1926-, British Actor, Critic
A man's death makes everything certain about him. Of course, secrets may die with him. And of course, a hundred years later somebody looking through some papers may discover a fact which throws a totally different light on his life and of which all the people who attended his funeral were ignorant. Death changes the facts qualitatively but not quantitatively. One does not know more facts about a man because he is dead. But what one already knows hardens and becomes definite. We cannot hope for ambiguities to be clarified, we cannot hope for further change, we cannot hope for more. We are now the protagonists and we have to make up our minds.
John Berger – [Death and Dying]
A peasant becomes fond of his pig and is glad to salt away its pork. What is significant, and is so difficult for the urban stranger to understand, is that the two statements are connected by an and not by a but.
John Berger – [Animals]
All nationalisms are at heart deeply concerned with names: with the most immaterial and original human invention. Those who dismiss names as a detail have never been displaced; but the peoples on the peripheries are always being displaced. That is why they insist upon their continuity — their links with their dead and the unborn.
John Berger – [Nationalities and Nationalism]
All photographs are there to remind us of what we forget. In this — as in other ways — they are the opposite of paintings. Paintings record what the painter remembers. Because each one of us forgets different things, a photo more than a painting may change its meaning according to who is looking at it.
John Berger – [Photography]
Autobiography begins with a sense of being alone. It is an orphan form.
John Berger – [Autobiography]
Common-sense is part of the home-made ideology of those who have been deprived of fundamental learning, of those who have been kept ignorant. This ideology is compounded from different sources: items that have survived from religion, items of empirical knowledge, items of protective skepticism, items culled for comfort from the superficial learning that is supplied. But the point is that common-sense can never teach itself, can never advance beyond its own limits, for as soon as the lack of fundamental learning has been made good, all items become questionable and the whole function of common-sense is destroyed. Common-sense can only exist as a category insofar as it can be distinguished from the spirit of inquiry, from philosophy.
John Berger – [Common Sense]
Compare the cinema with theatre. Both are dramatic arts. Theatre brings actors before a public and every night during the season they re-enact the same drama. Deep in the nature of theatre is a sense of ritual. The cinema, by contrast, transports its audience individually, singly, out of the theatre towards the unknown.
John Berger – [Entertainment]
Compassion has no place in the natural order of the world which operates on the basis of necessity. Compassion opposes this order and is therefore best thought of as being in some way supernatural.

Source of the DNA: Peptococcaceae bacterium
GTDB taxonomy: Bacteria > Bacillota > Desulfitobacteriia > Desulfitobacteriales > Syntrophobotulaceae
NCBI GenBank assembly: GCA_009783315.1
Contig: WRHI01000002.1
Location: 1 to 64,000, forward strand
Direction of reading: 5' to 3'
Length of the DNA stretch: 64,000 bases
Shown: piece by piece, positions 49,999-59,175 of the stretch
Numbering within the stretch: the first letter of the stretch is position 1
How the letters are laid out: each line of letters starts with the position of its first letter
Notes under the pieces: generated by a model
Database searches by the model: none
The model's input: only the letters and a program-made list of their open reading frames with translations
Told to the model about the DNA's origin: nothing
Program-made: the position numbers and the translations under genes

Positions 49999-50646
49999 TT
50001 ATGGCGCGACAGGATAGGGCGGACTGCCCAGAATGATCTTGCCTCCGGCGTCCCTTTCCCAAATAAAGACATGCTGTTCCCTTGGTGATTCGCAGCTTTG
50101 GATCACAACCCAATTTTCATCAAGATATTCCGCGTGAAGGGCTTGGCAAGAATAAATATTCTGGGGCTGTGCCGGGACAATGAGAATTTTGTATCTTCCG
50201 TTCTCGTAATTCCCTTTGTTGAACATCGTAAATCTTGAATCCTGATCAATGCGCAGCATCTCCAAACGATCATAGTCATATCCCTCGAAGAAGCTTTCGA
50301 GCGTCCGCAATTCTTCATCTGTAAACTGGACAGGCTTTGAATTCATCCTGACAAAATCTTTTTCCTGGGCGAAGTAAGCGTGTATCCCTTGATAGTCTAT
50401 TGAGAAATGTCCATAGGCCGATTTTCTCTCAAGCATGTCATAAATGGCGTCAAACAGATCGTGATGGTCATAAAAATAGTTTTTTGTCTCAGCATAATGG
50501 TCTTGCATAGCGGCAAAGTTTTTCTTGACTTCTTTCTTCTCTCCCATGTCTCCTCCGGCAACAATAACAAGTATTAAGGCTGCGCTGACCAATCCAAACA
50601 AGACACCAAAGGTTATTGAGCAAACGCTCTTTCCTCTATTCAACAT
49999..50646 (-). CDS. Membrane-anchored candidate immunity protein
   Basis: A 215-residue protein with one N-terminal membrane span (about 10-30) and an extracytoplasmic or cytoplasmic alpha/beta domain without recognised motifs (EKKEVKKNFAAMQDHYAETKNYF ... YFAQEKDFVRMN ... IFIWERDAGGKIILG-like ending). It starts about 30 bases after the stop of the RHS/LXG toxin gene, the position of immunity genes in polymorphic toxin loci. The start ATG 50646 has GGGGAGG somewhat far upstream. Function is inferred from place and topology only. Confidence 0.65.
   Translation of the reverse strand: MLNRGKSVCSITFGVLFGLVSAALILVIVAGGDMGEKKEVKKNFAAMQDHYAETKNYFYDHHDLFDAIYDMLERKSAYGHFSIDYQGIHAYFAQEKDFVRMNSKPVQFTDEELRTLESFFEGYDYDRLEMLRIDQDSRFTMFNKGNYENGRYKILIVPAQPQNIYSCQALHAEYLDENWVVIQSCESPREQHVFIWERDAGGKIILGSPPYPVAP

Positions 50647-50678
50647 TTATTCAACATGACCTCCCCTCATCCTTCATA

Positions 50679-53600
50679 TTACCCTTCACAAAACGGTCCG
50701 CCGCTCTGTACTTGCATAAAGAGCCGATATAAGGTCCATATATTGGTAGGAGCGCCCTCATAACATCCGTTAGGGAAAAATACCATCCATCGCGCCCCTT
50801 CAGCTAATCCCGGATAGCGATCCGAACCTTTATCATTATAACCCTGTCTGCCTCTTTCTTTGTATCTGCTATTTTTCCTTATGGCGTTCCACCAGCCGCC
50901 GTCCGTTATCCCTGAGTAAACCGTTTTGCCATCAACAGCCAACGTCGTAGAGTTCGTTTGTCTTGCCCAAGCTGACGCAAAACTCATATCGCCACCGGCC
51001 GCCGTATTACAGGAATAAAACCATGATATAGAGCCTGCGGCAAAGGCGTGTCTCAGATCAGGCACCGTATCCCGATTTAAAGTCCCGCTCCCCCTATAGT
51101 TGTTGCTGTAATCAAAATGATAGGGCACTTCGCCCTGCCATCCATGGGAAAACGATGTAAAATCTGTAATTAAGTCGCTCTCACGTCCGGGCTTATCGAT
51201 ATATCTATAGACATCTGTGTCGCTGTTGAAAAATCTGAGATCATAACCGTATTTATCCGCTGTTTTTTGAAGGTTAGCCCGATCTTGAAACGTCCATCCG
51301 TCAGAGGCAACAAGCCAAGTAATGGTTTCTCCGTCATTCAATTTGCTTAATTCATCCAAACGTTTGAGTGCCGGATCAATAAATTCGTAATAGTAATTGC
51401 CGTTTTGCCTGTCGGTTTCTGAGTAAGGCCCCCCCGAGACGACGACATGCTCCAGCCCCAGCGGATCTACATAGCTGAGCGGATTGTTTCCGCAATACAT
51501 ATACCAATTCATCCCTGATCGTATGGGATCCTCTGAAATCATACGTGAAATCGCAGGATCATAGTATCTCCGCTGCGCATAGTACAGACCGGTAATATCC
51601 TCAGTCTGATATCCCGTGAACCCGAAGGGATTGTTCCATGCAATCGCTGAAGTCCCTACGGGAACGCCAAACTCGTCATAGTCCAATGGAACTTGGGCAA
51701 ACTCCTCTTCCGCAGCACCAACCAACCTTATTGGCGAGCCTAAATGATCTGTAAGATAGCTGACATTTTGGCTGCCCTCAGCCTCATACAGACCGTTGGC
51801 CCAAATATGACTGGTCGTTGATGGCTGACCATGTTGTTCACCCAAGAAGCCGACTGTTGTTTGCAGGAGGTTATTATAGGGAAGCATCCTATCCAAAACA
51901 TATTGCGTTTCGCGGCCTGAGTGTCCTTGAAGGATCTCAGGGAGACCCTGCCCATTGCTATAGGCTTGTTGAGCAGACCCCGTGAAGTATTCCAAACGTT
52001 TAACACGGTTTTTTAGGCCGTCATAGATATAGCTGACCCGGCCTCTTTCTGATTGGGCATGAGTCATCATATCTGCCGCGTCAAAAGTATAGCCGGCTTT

John Berger – [Compassion]
Every city has a sex and an age which have nothing to do with demography. Rome is feminine. So is Odessa. London is a teenager, an urchin, and, in this, hasn't changed since the time of Dickens. Paris, I believe, is a man in his twenties in love with an older woman.
John Berger – [Cities and City Life]
Glamour cannot exist without personal social envy being a common and widespread emotion.
John Berger – [Glamour]
I can't tell you what art does and how it does it, but I know that often art has judged the judges, pleaded revenge to the innocent and shown to the future what the past suffered, so that it has never been forgotten. Art, when it functions like this, becomes a meeting-place of the invisible, the irreducible, the enduring, guts, and honor.
John Berger – [Arts and Artists]
Is boredom anything less than the sense of one's faculties slowly dying?
John Berger – [Bores and Boredom]
Men act and women appear. Men look at women. Women watch themselves being looked at.
John Berger – [Men and Women]
Modern thought has transferred the spectral character of Death to the notion of time itself. Time has become Death triumphant over all.
John Berger – [Time and Time Management]
Nakedness reveals itself. Nudity is placed on display. The nude is condemned to never being naked. Nudity is a form of dress.
John Berger – [Nudity]
Nothing in the nature around us is evil. This needs to be repeated since one of the human ways of talking oneself into inhuman acts is to cite the supposed cruelty of nature.
John Berger – [Evil]
One can say of language that it is potentially the only human home, the only dwelling place that cannot be hostile to man.
John Berger – [Language]
One of the fundamental reasons why so many doctors become cynical and disillusioned is precisely because, when the abstract idealism has worn thin, they are uncertain about the value of the actual lives of the patients they are treating. This is not because they are callous or personally inhuman: it is because they live in and accept a society which is incapable of knowing what a human life is worth.
John Berger – [Doctors]
Ours is the century of enforced travel of disappearances. The century of people helplessly seeing others, who were close to them, disappear over the horizon.
John Berger – [Oppression]
Post-modernism has cut off the present from all futures. The daily media add to this by cutting off the past. Which means that critical opinion is often orphaned in the present.
John Berger – [Critics and Criticism]